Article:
New waste heat recovery system coming to the CGC

Council approves $655,000 project

Yukon First Nation Education Directorate education advocates and volunteers help to sort and distribute Christmas hamper grocery boxes outside Elijah Smith Elementary School on Feb. 23. (Rebecca Bradford Andrew/Submitted)
First Nation Education Directorate begins Christmas hamper program

Pick-ups for hampers are scheduled at local schools

Cyrine Candido, cashier, right, wipes down the new plexi-glass dividers at Superstore on March 28, before it was commonplace for them to wear masks. The Yukon government is relaunching the Yukon Essential Workers Income Support Program as the second wave of COVID-19 begins to take place in the territory. (Crystal Schick/Yukon News file)
Yukon Essential Workers Income Support Program extended to 32 weeks

More than 100 businesses in the territory applied for the first phase of the program

Cody Pederson of the CA Storm walks around LJ’s Sabres player Clay Plume during the ‘A’ division final of the 2019 Yukon Native Hockey Tournament. The 2021 Yukon Native Hockey Tournament, scheduled for March 25 to 28 in Whitehorse next year, was officially cancelled on Nov. 24 in a press release from organizers. (John Hopkins-Hill/Yukon News file)
2021 Yukon Native Hockey Tournament cancelled

The 2021 Yukon Native Hockey Tournament, scheduled for March 25 to 28… Continue reading

Lev Dolgachov/123rf
The Yukon’s Information and Privacy Commissioner stressed the need to safeguard personal information while shopping this holiday season in a press release on Nov. 24.
Information and Privacy Commissioner issues reminder about shopping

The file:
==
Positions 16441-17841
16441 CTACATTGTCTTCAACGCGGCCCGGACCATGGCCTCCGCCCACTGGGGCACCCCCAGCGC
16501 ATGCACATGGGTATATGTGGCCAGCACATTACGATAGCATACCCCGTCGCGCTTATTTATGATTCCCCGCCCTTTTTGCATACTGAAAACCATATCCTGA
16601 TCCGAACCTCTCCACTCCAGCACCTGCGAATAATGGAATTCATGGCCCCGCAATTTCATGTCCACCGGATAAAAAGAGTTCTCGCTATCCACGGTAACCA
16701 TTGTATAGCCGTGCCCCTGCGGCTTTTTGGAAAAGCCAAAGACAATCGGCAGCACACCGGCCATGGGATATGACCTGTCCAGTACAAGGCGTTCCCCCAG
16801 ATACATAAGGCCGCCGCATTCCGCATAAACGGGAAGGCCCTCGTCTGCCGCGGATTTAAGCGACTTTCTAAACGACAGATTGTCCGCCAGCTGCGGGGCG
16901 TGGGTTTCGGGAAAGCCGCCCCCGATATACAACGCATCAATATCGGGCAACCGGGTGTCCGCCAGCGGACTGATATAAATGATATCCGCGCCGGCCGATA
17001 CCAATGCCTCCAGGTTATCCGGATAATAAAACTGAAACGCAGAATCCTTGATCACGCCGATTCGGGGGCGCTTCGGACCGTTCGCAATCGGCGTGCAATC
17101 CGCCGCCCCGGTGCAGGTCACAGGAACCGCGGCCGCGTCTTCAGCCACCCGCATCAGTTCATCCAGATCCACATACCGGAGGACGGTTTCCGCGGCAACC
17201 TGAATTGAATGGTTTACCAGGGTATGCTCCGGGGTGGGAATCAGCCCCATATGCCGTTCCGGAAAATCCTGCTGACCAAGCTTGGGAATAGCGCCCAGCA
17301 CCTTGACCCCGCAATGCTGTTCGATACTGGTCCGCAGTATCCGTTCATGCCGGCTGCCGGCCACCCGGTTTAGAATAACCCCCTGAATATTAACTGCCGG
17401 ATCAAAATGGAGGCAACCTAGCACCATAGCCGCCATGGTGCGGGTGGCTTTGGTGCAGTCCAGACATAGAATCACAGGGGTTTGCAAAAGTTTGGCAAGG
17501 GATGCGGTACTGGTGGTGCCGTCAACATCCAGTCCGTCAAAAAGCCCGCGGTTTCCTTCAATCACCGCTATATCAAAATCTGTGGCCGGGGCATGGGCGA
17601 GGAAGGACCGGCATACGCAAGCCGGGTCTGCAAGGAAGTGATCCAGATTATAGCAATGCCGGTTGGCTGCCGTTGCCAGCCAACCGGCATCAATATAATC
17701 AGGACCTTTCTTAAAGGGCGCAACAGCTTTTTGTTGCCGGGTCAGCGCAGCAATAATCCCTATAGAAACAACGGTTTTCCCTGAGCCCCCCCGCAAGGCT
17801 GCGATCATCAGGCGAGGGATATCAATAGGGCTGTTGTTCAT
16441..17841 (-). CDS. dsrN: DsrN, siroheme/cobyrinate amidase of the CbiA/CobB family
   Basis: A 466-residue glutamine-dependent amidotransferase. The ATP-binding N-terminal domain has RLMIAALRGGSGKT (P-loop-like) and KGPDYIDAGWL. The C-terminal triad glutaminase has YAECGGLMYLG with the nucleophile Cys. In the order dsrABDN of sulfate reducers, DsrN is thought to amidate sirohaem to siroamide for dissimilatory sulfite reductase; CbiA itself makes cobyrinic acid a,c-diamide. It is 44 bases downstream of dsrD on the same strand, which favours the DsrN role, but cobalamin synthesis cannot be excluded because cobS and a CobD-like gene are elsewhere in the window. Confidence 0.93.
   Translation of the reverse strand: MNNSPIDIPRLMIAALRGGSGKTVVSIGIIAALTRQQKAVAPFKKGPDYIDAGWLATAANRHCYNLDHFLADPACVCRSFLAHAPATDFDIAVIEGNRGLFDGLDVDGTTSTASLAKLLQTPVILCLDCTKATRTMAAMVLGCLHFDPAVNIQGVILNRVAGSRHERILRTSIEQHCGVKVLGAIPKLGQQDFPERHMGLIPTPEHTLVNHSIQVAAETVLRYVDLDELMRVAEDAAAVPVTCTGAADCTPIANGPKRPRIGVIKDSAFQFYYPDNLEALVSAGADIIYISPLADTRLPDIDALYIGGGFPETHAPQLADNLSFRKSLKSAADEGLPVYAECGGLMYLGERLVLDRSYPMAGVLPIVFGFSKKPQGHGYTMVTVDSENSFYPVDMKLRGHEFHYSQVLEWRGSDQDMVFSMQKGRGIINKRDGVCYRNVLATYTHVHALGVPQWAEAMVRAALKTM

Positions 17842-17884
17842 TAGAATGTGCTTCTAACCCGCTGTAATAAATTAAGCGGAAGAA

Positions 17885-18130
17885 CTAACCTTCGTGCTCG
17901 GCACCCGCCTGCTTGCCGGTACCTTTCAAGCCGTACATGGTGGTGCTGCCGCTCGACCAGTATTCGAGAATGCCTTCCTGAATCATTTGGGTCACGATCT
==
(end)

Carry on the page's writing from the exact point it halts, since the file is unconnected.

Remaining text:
The Yukon’s Information and Privacy Commissioner Diane McLeod-McKay stressed the need to… Continue reading

Keith Lay speaks at a city council meeting on Dec. 4, 2017. Lay provided the lone submission to council on the city’s proposed $33 million capital spending plan for 2021 on Nov. 23, taking issue with a number of projects outlined. (Crystal Schick/Yukon News file)
Resident raises issues with city’s capital budget

Council to vote on budget in December

Beatrice Lorne was always remembered by gold rush veterans as the ‘Klondike Nightingale’. (Yukon Archives/Maggies Museum Collection)
History Hunter: Beatrice Lorne — The ‘Klondike Nightingale’

In June of 1929, 11 years after the end of the First… Continue reading

Samson Hartland is the executive director of the Yukon Chamber of Mines. The Yukon Chamber of Mines elected a new board of directors during its annual general meeting held virtually on Nov. 17. (Joel Krahn/Yukon News file)
Yukon Chamber of Mines elects new board

The Yukon Chamber of Mines elected a new board of directors during… Continue reading

The Yukon Hospital Corporation has released its annual report for 2019-20, and — unsurprisingly — hospital visitations were down. (Crystal Schick/Yukon News file)
Annual report says COVID-19 had a large impact visitation numbers at Whitehorse General

The Yukon Hospital Corporation has released its annual report for 2019-20, and… Continue reading

Whitehorse City Hall. (Joel Krahn/Yukon News file)
City hall, briefly

A look at decisions made by Whitehorse city council this week

Most Read